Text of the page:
Figure 7.27 Choose Whether a Schedule Instance Needs a Private or Shared Queue

Figure 7.27 Choose Whether a Schedule Instance Needs a Private or Shared Queue

4. Click Next, which will bring you to the Advanced Port Properties page (Figure 7.28). It consists of two frames:

■ Security This has one or two options.The second option, Use a Windows Group or User Name to control the queue, is only presented if you defined this queue as static. It gives you the opportunity to determine which user or group is allowed to enter messages in the queue. So, what user/group should you enter? The most obvious choice is the user who runs the XLANG scheduler engine, since he owns the process that runs your schedule instances. Remember, the XLANG scheduler engine is a COM+ application, and every COM+ application is started under the security context of an existing user.Therefore, if you want to restrict access to the queue, you should enter the user that starts the XLANG scheduler engine, or in case you have more applications that host XLANG schedules, you can create a group for these users and enter the group's name. Be careful, since you have to enter the name manually and the compiler does not check if this is a valid name.Therefore, if you make a typo, no one is allowed to enter messages in the queue and the schedule will probably abort. If this happens, check the event log, and you should see an error message that explains your misfortune.

The other option, Sender identity conformation, is one we also saw in the other two wizards. It tells the scheduler engine how to handle sender identity:

a. Not required The XLANG scheduler engine will not attempt to establish the sender's identity, and the_Sender_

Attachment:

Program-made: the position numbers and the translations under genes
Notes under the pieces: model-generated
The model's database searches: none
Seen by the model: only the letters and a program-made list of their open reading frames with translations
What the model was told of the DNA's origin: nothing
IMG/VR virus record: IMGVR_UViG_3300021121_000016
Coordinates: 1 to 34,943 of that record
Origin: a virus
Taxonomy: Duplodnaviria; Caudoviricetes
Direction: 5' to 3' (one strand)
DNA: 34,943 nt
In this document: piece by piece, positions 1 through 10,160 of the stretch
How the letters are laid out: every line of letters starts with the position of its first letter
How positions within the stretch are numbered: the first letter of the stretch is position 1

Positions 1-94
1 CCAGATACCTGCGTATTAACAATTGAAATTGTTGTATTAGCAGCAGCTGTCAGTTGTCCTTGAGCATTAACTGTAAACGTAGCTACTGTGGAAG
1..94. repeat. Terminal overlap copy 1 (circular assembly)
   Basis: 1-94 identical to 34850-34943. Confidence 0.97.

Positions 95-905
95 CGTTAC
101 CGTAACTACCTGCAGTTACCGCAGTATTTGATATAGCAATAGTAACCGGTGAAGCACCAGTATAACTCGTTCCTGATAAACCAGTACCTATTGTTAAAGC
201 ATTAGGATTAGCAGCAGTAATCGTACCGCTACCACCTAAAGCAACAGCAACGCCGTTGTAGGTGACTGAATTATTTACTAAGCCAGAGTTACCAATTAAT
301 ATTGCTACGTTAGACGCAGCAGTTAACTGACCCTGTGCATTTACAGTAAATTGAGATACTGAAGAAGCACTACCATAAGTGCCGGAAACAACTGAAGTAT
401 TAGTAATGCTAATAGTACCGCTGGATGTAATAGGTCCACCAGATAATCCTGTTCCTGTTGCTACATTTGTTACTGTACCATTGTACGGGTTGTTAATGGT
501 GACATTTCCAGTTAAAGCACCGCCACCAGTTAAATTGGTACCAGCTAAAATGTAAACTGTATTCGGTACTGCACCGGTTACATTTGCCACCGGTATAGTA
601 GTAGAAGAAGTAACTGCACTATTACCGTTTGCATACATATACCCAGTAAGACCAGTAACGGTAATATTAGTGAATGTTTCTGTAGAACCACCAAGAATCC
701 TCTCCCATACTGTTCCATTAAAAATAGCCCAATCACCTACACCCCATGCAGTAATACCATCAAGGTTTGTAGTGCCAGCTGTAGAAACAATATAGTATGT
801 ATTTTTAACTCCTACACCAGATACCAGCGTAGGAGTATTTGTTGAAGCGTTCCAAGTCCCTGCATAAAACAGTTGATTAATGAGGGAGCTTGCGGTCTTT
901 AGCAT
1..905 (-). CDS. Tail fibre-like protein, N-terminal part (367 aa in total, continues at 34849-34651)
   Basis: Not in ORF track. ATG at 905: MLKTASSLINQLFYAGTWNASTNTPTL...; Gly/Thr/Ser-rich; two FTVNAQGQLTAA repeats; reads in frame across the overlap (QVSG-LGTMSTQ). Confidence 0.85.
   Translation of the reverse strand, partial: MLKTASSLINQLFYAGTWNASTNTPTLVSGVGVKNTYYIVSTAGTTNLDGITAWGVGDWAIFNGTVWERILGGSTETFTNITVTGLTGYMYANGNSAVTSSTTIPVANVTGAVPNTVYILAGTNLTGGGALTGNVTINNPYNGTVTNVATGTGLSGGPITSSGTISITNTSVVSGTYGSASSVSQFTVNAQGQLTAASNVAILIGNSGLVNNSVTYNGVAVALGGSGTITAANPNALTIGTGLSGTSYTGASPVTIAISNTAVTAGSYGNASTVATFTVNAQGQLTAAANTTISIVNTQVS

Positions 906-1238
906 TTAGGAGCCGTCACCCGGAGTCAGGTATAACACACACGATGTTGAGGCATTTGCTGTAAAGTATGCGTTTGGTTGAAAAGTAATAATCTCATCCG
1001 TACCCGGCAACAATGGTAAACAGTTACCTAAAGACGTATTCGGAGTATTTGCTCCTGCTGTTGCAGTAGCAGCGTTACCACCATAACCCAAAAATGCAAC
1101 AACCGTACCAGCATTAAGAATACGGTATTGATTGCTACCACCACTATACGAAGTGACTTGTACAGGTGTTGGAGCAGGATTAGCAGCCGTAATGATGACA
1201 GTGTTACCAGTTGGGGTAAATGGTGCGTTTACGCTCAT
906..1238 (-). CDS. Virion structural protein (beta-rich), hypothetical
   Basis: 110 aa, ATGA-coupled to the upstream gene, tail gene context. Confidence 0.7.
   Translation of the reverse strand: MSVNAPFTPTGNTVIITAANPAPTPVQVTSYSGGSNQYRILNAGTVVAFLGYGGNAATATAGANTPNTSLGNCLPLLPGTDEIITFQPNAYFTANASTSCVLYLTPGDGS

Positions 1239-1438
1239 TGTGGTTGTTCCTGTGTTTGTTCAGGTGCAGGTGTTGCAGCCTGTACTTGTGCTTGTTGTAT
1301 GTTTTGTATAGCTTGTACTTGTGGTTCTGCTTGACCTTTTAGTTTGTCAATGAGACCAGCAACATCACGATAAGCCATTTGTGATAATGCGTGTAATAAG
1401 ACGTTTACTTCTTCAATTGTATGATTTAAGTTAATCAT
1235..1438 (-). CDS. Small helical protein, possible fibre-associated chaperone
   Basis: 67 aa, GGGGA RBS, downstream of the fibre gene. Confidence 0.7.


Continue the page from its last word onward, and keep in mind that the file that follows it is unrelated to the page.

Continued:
field will remain empty.

b. Optional The scheduler engine attempts to get a conformation on the sender's identity. In case it does, the identity is put in the_Sender_field. If the identity could not be established, the __Sender__ field remains empty, but the message is allowed through.

■ Required The scheduler engine must to be able to get a confirmation on the sender's identity. If it does, the identity is put in the

_Sender_field. However, if it is not possible to get that confirmation the message is not allowed through and the message is put in the queue .\private$\xlang scheduler.deadletter.

■ Transaction Support Has one option: Transactions are required with this queue.This option is directly related to the transactional setting of the queue. In fact, if the setting of both does not agree, it will result in a runtime error.You should use this option if the queue is part of a transaction.The scheduler engine will address the queue in a different way if it is transactional. Since it also means more overhead, it should only be used if necessary. Remember that an aborted transaction results in a rollback, meaning that the message in a transactional queue will be retracted. Indeed, it means that a message is only released by the queue if the transaction succeeds.